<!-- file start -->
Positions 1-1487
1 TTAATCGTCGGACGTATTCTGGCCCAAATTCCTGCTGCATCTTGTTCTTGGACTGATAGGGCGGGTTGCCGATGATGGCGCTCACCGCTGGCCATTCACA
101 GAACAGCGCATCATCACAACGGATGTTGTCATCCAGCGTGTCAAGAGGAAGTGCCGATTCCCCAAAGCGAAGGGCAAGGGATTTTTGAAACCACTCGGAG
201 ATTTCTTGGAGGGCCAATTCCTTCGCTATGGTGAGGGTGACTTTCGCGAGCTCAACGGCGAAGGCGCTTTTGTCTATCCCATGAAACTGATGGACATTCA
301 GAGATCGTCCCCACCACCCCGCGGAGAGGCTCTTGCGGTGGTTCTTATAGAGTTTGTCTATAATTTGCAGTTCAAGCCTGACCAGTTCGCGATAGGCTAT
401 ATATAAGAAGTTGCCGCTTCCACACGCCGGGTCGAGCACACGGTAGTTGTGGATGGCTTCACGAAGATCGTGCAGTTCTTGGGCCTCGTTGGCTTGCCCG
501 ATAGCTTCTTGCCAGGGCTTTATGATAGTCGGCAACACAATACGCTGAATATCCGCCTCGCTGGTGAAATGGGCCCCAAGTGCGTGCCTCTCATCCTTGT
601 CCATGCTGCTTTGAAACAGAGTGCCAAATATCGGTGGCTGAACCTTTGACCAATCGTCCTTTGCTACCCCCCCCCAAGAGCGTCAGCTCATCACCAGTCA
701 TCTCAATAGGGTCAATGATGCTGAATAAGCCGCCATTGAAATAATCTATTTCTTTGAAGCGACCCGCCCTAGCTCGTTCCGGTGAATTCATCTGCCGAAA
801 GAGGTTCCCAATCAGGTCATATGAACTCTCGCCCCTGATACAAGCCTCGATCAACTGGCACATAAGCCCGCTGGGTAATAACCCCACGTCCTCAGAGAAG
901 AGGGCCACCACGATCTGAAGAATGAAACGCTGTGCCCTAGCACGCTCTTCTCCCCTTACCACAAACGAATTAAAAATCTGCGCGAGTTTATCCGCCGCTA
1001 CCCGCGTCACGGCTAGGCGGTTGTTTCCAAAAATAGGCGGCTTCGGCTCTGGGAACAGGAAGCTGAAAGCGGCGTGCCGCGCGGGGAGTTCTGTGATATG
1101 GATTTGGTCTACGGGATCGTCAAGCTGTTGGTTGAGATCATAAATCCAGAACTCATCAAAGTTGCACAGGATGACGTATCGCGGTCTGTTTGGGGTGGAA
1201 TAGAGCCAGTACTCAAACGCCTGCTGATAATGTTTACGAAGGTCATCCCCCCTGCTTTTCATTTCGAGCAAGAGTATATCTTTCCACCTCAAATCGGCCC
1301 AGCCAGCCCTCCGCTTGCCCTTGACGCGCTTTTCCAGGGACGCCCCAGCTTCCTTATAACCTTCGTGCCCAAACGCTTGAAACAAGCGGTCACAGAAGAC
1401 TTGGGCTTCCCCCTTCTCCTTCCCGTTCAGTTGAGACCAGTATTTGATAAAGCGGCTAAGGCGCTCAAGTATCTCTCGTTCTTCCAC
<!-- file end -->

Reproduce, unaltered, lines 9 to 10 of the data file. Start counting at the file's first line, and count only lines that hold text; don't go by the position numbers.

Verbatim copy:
701 TCTCAATAGGGTCAATGATGCTGAATAAGCCGCCATTGAAATAATCTATTTCTTTGAAGCGACCCGCCCTAGCTCGTTCCGGTGAATTCATCTGCCGAAA
801 GAGGTTCCCAATCAGGTCATATGAACTCTCGCCCCTGATACAAGCCTCGATCAACTGGCACATAAGCCCGCTGGGTAATAACCCCACGTCCTCAGAGAAG